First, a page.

Photos by Anne-Laure Marie

Setting the scene for tonight, punters entering the Corner Hotel for the ensuing feast of progressive delights on offer were suitably chilled by the venue’s heavily overcompensated air conditioning. 

This ultimately proved the perfect ambient backdrop for the dark and harrowing tones of the sludge-afflicted, dense and morose two-piece Divide and Dissolve. With a unique experimental setup including woodwind instruments, loopers, an upside down guitar played through a bass amp and fifty distortion pedals, the sombre and crushingly dense riffs pounded heavily through the air as drummer Sylvie Nehill through Takiya Reed‘s soulfully morbid meanderings. 

With their dense aural assault came impassioned speeches on decolonisation, dismantling cultural hegemony and pleas to return Indigenous lands of the Kuluin nation of the Wurundjeri people back to their rightful owners. These speeches were met with varying degrees of applause, silent (and perhaps guilt-laden) or admonishment. These cries were well received however, and served to provide an extra depth of emotional weight to an already emotionally and sonically in-your-face set.

Proclaiming their excitement to play for an equally appreciative Deafheaven, the band receded. After a short interlude, the iconic red curtains dropped from the last bars of a soul-inspired melodic intro to the warped ambience preceding the mighty opener Brought To The Water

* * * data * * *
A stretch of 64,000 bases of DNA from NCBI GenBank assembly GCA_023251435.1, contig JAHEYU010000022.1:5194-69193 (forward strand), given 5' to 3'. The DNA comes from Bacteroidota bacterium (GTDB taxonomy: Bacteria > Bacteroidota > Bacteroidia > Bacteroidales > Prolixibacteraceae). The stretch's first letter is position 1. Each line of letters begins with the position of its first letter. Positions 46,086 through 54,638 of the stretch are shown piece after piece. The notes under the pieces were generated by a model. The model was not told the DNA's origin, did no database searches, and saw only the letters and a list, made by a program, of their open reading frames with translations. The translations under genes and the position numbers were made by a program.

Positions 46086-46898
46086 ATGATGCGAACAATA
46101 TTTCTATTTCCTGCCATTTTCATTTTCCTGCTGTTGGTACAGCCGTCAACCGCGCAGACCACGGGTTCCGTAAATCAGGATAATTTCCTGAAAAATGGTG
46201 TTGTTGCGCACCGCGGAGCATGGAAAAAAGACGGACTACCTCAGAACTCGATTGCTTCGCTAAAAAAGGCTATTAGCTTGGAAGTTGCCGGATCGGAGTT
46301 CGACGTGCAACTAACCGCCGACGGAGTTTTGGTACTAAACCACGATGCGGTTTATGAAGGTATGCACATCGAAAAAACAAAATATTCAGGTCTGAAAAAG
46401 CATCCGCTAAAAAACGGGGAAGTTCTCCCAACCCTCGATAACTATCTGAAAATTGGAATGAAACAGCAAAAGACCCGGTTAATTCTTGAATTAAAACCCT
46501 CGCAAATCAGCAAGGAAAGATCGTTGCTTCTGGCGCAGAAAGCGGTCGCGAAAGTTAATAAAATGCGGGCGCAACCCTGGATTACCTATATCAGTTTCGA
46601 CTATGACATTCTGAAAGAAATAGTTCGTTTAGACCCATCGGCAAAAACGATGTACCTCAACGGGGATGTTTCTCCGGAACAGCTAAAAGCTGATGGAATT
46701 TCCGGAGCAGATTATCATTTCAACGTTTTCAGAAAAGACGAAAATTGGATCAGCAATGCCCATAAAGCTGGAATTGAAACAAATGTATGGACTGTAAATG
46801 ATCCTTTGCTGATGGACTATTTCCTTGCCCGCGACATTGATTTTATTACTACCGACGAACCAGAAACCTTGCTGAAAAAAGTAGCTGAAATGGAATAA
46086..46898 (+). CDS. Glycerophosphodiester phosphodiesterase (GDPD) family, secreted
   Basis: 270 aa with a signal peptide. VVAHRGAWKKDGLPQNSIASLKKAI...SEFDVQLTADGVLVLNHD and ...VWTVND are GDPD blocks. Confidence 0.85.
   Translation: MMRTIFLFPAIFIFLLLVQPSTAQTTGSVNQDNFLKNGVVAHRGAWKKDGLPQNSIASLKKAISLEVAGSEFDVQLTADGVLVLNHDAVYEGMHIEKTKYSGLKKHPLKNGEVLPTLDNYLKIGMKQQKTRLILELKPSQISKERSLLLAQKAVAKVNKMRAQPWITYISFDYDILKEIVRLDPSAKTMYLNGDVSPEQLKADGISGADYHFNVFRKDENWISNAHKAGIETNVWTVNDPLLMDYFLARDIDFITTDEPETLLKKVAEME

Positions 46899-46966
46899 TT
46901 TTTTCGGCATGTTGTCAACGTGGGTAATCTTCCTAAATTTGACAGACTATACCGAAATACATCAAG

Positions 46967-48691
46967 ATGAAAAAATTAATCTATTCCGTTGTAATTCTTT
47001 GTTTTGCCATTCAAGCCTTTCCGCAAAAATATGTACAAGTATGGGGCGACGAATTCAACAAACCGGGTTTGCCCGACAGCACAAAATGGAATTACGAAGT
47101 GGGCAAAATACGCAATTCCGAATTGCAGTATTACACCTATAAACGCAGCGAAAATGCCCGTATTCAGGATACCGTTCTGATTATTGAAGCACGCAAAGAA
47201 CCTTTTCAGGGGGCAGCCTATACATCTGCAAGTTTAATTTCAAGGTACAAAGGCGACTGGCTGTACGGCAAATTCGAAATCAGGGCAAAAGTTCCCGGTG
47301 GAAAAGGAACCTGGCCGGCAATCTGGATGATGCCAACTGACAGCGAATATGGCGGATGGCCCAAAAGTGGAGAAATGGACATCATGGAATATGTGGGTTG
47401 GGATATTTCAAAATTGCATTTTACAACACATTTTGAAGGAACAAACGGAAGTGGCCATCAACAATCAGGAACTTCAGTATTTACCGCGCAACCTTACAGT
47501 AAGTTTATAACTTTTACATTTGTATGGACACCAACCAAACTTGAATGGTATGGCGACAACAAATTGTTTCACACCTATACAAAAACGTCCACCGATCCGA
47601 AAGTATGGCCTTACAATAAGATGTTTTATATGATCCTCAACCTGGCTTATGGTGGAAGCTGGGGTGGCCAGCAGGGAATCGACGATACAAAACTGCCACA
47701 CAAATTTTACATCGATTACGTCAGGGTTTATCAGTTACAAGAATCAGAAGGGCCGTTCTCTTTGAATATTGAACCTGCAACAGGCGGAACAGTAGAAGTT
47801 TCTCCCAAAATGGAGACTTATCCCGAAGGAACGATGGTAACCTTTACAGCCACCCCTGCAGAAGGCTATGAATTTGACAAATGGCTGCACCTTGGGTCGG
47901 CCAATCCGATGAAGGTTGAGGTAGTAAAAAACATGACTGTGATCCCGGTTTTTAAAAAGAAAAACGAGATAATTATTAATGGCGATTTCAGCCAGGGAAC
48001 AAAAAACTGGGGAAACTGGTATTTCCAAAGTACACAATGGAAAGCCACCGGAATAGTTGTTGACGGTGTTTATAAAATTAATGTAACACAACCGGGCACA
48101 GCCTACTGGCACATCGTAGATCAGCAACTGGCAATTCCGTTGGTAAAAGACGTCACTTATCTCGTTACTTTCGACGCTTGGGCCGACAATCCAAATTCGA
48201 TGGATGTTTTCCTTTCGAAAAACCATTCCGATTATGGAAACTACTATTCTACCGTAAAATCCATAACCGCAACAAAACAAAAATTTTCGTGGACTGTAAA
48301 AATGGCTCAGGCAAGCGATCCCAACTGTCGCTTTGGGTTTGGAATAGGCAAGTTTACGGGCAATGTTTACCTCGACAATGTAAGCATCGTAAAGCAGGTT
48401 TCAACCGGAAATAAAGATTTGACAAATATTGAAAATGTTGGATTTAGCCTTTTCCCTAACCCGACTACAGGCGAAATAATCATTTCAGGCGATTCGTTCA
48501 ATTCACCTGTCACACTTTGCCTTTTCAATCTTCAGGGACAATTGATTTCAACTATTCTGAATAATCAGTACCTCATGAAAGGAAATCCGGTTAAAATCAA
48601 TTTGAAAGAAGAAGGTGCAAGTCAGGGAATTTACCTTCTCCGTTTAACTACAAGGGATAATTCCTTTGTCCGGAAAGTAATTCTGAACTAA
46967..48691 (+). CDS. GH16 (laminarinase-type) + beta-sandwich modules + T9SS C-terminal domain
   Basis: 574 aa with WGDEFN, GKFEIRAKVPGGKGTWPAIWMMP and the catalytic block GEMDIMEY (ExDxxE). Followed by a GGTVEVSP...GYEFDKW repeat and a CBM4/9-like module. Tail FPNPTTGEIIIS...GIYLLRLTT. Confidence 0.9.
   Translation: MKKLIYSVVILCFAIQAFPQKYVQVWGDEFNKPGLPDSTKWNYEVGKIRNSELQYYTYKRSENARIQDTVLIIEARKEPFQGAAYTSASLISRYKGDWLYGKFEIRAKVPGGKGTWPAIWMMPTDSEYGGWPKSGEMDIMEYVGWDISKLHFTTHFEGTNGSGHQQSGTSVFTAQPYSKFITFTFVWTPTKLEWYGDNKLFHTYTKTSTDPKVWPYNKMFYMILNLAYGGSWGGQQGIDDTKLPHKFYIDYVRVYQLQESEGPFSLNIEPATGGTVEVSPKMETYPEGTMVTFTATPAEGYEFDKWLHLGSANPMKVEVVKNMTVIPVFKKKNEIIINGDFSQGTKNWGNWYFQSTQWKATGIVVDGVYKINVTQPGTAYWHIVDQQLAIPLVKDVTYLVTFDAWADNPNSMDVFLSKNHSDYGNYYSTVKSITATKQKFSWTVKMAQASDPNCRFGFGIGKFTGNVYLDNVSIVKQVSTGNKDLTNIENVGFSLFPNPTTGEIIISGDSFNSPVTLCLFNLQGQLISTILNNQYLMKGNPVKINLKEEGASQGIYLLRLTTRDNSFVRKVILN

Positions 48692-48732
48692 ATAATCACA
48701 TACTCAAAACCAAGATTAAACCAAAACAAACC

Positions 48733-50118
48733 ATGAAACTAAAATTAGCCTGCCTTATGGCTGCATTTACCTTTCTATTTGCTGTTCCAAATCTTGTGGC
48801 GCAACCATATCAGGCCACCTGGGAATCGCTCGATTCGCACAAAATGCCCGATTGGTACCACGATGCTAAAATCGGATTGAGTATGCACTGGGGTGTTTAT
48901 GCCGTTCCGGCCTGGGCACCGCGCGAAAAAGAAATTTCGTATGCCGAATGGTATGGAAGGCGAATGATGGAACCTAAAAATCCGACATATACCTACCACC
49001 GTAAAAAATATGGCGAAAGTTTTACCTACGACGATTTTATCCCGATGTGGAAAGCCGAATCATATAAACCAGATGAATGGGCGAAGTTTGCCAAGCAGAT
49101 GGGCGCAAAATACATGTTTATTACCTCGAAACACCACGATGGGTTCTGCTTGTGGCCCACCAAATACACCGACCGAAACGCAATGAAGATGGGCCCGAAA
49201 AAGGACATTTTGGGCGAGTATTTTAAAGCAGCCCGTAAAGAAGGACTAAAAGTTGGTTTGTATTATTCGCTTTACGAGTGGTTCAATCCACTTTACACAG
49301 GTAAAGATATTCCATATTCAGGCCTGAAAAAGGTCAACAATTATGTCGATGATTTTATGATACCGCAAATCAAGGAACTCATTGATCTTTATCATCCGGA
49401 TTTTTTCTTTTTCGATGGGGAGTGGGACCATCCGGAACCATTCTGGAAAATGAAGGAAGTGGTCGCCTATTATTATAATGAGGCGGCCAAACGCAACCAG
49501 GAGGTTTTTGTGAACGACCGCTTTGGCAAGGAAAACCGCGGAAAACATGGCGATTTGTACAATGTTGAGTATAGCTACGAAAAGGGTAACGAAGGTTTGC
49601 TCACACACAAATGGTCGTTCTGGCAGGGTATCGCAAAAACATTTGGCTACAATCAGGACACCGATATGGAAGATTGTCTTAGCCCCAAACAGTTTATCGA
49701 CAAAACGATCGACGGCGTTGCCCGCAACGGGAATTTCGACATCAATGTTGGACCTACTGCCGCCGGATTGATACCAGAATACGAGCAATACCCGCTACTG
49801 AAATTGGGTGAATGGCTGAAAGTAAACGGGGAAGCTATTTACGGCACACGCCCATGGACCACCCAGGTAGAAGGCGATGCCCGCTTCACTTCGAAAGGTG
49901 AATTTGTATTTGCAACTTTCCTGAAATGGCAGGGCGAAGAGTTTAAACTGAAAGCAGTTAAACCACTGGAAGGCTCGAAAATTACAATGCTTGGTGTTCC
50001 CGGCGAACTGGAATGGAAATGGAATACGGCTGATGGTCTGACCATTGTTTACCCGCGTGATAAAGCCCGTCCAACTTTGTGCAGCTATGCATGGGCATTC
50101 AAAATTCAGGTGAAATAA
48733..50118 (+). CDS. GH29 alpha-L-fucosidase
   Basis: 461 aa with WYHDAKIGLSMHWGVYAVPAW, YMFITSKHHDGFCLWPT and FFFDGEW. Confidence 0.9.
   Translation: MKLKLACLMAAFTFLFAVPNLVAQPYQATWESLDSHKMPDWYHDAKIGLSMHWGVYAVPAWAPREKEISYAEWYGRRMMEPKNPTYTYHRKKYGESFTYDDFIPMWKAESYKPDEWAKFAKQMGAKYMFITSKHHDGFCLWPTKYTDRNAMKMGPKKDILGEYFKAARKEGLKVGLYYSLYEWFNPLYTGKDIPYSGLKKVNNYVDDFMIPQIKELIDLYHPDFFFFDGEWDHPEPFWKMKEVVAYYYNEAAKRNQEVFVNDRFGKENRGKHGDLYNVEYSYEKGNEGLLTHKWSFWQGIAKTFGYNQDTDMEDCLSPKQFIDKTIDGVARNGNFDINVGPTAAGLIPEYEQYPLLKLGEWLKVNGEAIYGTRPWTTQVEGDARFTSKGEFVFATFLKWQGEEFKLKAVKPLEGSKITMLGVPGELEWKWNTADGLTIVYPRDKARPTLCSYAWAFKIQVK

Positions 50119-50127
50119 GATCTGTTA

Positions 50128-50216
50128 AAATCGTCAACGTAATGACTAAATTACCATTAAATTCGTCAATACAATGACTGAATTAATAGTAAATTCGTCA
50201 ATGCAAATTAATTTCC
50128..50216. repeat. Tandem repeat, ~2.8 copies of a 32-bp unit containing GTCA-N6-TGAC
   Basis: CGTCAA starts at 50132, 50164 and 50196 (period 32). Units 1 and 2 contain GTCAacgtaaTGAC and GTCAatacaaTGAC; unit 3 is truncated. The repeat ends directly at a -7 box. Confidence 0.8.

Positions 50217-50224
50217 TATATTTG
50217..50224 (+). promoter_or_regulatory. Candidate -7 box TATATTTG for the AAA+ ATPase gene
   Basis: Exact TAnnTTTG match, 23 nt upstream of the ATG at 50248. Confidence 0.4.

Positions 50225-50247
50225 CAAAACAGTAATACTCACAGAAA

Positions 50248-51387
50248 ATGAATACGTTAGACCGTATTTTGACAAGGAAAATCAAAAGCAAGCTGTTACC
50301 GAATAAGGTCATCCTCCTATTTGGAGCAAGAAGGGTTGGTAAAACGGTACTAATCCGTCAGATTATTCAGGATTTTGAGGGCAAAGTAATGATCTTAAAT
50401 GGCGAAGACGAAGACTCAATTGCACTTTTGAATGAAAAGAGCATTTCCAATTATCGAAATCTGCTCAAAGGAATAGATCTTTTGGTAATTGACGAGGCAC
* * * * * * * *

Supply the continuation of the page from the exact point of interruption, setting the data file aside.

Immediately pounding into a furious assault, the relentless hammering of Daniel Tracy‘s incomprehensibly tight assault boomed alongside bassist Chris Johnson‘s lock-step but creative low end. Furiously emanating a wall of tremolo laden riffs and clever chord and lead interplay were guitarists Kerry McCoy and Shiv Mehra. 

Immediately whipping long hair in early 90s Burton C Bell style, vocalist George Clarke was something of a post-black metal frontman enigma. Sporting smooth black velvet gloves and a plain tee and oscillating from pointed fist-pumping to sultry interpretive dance, his writhing movements mirrored the band’s seamless shifts between black metal fury and introspective dream pop and shoegaze. 

As the opener faded out to thunderous applause, the band gave thanks and announced a new song, Black Brick, which was to be released the following 3am Australian time. And oh my occult lord would that have been worth staying up for! Easily one of the heaviest and most intense Deafheaven tracks yet, the completely uncompromising new number whipped the subdued band and audience into supercharged, writhing mania. Yours truly lost all conception of control, moving with the kinetic force of the very Darkthrone-inspired number with abandon. 

From here, the band bounced into their more recognisably bipolar duality between melodic but relentless black metal hammering and moving, emotionally charged post-rock segues. Clear cut juxtaposition of the almost bluesy newer album tracks and ‘Sunbather’ favourites (such as the energetically received title track and encore Dream House) were pushed with greater emotional energy and participation from the band, whose members were now completely incapable of sitting still. The frontman’s mic handovers, gratitude and snaps between windmills and sensuous Prince-esque gesticulating were the topping on a diverse, eclectic and appreciative cake.

While the purists scoffed at home from their keyboards, a captivated audience of prog, shoegaze and black metal devotees rounded out the night with a booming and elongated applause. A night of intensity and emotional depth that perfectly bolstered the Deafheaven experience.